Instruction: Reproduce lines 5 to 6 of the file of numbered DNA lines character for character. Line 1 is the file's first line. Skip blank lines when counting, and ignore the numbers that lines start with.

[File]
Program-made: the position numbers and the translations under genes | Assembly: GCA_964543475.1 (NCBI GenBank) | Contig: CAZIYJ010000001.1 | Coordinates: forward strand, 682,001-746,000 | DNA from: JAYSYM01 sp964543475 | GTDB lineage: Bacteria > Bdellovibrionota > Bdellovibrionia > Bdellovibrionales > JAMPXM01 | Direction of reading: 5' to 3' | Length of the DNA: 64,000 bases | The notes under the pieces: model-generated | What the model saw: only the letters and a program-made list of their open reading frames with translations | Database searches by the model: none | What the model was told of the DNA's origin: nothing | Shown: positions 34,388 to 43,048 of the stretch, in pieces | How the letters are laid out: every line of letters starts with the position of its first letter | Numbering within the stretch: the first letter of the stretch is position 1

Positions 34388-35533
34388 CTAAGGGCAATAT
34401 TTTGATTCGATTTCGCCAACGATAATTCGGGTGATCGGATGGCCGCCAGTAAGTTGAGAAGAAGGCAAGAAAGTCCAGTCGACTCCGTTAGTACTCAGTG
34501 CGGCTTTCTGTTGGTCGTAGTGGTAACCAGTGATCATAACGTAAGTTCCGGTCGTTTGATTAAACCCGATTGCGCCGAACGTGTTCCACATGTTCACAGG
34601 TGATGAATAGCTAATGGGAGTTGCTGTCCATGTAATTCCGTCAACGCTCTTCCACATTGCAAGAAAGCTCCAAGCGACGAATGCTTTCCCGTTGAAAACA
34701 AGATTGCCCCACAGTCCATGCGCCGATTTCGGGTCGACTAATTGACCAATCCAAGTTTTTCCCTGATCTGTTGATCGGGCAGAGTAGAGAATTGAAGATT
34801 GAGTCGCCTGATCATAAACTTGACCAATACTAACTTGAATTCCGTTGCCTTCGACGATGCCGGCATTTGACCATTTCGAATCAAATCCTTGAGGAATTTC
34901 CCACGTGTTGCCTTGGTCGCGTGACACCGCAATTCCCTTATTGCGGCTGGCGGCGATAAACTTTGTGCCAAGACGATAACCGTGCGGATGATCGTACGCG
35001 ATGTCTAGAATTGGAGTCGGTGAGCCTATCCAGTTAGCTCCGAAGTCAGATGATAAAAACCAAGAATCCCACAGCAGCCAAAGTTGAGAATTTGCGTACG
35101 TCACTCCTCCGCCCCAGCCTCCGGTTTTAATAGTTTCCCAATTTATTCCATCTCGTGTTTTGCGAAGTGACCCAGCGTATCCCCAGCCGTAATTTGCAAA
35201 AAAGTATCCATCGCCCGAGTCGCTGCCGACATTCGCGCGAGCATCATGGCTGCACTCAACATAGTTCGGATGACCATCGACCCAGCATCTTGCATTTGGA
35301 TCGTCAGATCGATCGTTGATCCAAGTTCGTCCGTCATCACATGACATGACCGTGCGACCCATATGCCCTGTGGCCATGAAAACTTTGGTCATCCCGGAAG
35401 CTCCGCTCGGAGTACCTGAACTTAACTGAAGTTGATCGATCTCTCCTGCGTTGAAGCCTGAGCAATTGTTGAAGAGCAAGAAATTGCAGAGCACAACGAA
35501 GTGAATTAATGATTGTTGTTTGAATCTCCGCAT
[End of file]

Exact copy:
34501 CGGCTTTCTGTTGGTCGTAGTGGTAACCAGTGATCATAACGTAAGTTCCGGTCGTTTGATTAAACCCGATTGCGCCGAACGTGTTCCACATGTTCACAGG
34601 TGATGAATAGCTAATGGGAGTTGCTGTCCATGTAATTCCGTCAACGCTCTTCCACATTGCAAGAAAGCTCCAAGCGACGAATGCTTTCCCGTTGAAAACA